But the Prestaflator cannot be used with one hand—it is a two-hand operation only (one hand to hold the head onto the valve, and the other working the trigger) making it more of a hassle if your shop, like mine, is short on places to lean a bike while topping off the pressure before a ride. On our review unit, this problem was exacerbated by a kink that developed in the Prestaflator’s short hose, as it limited the range of positions available between our hands. And there is no bleed valve on the Prestaflator, so if you overshoot your pressure, you have to pop off the head, guess how much air to let out, and then repeat the whole process. Prestaflator says the lack of a bleed valve is a good thing, as the presta valve remains sealed without the bleeder and permits the inflator to be removed from the valve without losing any air pressure from the tire. (In my brief testing, the Air-Bob did not lose more than 1 PSI during a normal removal.) Also worth noting, should you ride a road bike out of boredom in the off-season, both the Prestaflator and the Air-Bob can inflate a road tire to 90 psi with no problems, but I found the Prestaflator noticeably slower getting there. The Prestaflator’s biggest advantage is cost. You can buy a (Presta-only) Prestaflator from either a local bike shop or direct for $39.95—less than half the retail price of the Air-Bob. Though I found the Air-Bob for significantly less than retail at on-line sources, there was still a significant price difference. I preferred the one-handed operation of the Air-Bob, and appreciated its bombproof construction and design. But if you don’t mind using two hands, the Prestaflator is the better value.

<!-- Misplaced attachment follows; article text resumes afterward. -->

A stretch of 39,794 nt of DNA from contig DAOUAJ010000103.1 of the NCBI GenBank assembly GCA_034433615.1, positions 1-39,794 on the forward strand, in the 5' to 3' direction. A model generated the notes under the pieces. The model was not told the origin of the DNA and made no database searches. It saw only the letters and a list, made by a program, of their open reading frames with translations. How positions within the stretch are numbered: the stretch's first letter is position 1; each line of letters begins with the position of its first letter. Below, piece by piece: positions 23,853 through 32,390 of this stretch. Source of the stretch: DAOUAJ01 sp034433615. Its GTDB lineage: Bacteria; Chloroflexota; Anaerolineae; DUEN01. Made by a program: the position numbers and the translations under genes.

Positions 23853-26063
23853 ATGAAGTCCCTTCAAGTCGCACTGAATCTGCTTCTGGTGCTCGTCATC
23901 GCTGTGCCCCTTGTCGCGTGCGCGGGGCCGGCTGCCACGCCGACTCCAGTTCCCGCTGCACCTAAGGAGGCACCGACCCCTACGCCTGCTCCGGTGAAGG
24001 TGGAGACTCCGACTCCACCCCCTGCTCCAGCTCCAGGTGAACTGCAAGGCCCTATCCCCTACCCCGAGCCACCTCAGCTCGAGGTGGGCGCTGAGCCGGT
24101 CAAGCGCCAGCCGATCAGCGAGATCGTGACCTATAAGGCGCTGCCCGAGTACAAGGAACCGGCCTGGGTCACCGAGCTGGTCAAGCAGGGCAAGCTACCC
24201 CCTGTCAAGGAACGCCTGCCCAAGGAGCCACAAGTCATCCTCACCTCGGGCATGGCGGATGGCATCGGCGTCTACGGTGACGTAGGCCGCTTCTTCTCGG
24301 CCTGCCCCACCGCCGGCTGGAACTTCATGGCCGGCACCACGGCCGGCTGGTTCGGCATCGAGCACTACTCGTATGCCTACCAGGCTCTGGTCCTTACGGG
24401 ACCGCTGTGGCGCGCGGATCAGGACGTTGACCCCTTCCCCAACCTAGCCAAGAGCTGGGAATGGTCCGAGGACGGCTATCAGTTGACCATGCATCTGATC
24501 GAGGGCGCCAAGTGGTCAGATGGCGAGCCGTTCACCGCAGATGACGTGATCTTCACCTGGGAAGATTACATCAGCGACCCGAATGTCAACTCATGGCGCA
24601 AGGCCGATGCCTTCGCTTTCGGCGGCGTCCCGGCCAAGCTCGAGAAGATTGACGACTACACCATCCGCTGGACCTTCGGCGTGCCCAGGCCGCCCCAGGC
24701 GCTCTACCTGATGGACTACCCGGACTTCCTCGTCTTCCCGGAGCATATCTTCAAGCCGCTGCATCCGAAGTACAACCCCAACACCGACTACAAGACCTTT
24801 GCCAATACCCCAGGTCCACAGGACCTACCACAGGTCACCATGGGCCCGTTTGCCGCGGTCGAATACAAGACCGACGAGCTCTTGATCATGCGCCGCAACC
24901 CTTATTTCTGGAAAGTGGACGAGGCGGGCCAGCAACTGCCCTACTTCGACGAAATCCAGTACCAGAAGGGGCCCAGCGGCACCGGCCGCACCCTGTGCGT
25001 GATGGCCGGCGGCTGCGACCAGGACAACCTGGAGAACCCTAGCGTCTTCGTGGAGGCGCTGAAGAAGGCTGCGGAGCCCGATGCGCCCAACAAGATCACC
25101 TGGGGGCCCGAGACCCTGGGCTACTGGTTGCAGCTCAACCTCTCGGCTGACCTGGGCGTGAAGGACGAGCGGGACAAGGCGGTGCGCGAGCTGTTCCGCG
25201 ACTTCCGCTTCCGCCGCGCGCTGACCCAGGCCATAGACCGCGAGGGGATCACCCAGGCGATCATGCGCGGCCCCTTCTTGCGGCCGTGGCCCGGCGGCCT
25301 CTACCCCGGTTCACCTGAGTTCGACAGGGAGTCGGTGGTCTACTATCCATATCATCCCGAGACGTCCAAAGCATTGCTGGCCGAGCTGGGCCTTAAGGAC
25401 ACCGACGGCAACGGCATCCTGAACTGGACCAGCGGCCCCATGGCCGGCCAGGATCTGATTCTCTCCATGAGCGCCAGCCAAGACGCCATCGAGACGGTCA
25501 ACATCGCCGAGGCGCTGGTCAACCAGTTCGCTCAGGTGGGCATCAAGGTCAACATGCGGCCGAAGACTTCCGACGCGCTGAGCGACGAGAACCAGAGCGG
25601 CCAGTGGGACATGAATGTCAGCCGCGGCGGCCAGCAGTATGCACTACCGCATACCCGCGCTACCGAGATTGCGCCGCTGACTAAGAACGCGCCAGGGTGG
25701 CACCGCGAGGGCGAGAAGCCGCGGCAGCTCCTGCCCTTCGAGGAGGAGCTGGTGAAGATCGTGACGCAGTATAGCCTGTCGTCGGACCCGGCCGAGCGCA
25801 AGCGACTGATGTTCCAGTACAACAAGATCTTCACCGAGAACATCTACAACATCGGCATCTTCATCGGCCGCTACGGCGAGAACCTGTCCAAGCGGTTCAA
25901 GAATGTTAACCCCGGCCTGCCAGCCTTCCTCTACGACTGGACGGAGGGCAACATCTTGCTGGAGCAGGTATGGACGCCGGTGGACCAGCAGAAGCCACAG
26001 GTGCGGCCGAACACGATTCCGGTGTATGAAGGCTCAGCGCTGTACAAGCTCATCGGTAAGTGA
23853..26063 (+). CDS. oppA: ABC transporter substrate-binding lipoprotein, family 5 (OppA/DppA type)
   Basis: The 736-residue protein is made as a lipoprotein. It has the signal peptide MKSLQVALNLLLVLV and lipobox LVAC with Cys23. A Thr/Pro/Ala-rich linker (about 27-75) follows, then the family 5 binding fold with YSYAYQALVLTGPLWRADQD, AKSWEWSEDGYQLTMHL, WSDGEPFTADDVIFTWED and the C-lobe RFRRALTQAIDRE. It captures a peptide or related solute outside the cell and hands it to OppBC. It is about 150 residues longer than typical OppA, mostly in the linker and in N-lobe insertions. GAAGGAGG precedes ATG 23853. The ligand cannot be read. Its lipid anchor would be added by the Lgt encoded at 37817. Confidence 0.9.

For more info: prestaflator.com

Prestaflator Air Compressor
Bicycle Inflator and Problem
Solvers Air-Bob Universal
Inflator
Tester: Greg Klingsborn
If you are fortunate enough to have an air
compressor in your shop or garage, you know
how useful it can be for all sorts of things. With
a long enough air hose and the right air tool, you
can loosen lug nuts, paint furniture, blow gunk
out of your cassette and even clean gutters. But
all of that, of course, is mere justification for